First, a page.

"If you get a longer loan term, the compulsory payments are lower, and yes you will pay more money over time, COMPARED WITH A SHORT TERM LOAN, if you ran to the end of a 30 year loan.
Anne Miller wrote:
Nathan said, "If your water contains pathogens, then you need some sort of a filter which removes all solid materials from the water. This is used for water than comes out of dirty creeks and rivers.
Does the $20.00 filter remove pathogens?
Does the water still need to be boiled to remove parasites?
Can you give an example of this $20.00 filter?
A picture or maybe an Amazon link?
C. Nygren wrote:Howdy Yall,
With the multiple water treatment facility failures in the news I was digging into water purification/desalination and came across some interesting papers I thought I'd share here.
Yoon et. al. (2022) have now started field studies for a filterless desalinator! From what I've read it was designed to run off a little ($50) solar panel and only weighs 10kg. Looks like it currently only produces about .3L/hour, but with with additional solar panels and a battery backup that would be 7.2 Liters/day while off-grid. From related articles and interviews it sounds like the researchers are intending to create a desalination kit that would be available to consumers, likely at a reasonable cost as they target low-income families in coastal nations. While a bit too heavy for hiking, it sounds like it would be great for bugout vehicles and off-grid structures with access to non-potable water sources.
Guo et. al. (2022) looks further from market, but is more intriguing imo. Its a gel film that essentially acts like a powerless dehumidifier, just pulling water from the air but with no electricity! And its not just for the humid swamps, one report was saying that 1kg of the gell could pull 6L/day in humidities lower than 15%, and 13L/day with humidities up to 30%. In interviews the researchers are envisioning this gel as (eventually) available in hardware stores. Now it looks like the gel has to be heated to release the water, and the lifespan of the material hasn't been reported yet, but I still think its exciting.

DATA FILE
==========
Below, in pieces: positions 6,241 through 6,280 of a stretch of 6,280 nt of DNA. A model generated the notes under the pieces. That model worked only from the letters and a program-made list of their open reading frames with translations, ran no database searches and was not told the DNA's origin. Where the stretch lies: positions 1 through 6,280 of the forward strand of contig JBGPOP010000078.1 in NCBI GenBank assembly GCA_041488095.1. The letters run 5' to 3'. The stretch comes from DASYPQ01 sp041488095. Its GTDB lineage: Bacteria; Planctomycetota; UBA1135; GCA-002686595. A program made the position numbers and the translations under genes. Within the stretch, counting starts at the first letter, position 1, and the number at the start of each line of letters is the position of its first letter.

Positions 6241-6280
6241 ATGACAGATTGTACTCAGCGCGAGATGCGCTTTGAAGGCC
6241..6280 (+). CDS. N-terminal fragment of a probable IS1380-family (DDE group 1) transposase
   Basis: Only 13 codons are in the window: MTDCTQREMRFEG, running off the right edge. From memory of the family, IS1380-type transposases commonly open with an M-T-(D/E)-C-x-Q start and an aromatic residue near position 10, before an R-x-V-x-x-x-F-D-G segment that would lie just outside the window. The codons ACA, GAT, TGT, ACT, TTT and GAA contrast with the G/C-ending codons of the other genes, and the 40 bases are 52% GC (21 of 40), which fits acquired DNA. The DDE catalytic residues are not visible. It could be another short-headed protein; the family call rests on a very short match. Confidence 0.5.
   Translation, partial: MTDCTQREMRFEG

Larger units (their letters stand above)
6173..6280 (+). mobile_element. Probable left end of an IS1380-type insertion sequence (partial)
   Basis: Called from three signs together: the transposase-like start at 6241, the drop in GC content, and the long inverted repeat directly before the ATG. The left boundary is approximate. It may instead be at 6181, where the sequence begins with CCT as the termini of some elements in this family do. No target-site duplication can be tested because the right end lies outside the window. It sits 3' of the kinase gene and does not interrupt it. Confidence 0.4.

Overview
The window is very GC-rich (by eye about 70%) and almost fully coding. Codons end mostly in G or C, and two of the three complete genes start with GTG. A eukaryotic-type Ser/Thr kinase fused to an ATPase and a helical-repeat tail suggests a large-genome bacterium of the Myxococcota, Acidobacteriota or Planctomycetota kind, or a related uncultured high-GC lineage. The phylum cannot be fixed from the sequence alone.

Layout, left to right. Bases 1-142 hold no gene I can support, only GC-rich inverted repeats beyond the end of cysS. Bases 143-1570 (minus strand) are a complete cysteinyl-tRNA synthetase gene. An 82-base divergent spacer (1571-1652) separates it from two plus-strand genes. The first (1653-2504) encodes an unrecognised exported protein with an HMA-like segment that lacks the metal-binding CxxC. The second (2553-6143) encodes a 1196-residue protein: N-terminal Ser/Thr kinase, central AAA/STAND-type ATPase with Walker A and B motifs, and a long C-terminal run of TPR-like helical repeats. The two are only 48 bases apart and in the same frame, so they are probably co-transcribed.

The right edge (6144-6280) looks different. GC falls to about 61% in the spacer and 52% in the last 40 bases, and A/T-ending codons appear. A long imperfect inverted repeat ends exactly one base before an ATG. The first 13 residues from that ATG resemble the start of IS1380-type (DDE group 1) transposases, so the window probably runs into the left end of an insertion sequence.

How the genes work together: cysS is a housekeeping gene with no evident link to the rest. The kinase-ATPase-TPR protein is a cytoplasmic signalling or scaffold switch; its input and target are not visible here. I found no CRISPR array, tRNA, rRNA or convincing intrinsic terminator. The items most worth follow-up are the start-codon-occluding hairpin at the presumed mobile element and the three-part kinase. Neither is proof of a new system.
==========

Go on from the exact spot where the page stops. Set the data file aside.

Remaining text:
At the moment I'm mostly geared for distillation over an open flame. What are yall's favorite current and future potential methods for water deslination/purification?
Yoon, et. al. (2022) 'Portable Seawater Desalination System for Generating Drinkable Water in Remote Locations'. Environ. Sci. Technol. 2022, 56, 10, 6733–6743
https://pubs.acs.org/doi/pdf/10.1021/acs.est.1c08466 (Sadly there is a paywall).
Guo, el al. (2022) 'Scalable super hygroscopic polymer films for sustainable moisture harvesting in arid environments'. Nature Communications volume 13, Article number: 2761
https://www.nature.com/articles/s41467-022-30505-2 (No Paywall!).
Sam Benson wrote:
I'm wondering if anyone has ever done this or know anyone who has. Or if you have done wilderness survival, what is the least amount of stuff you had with? I realize that location and season would play a big role in whether this would even be possible. Curious to see your replies!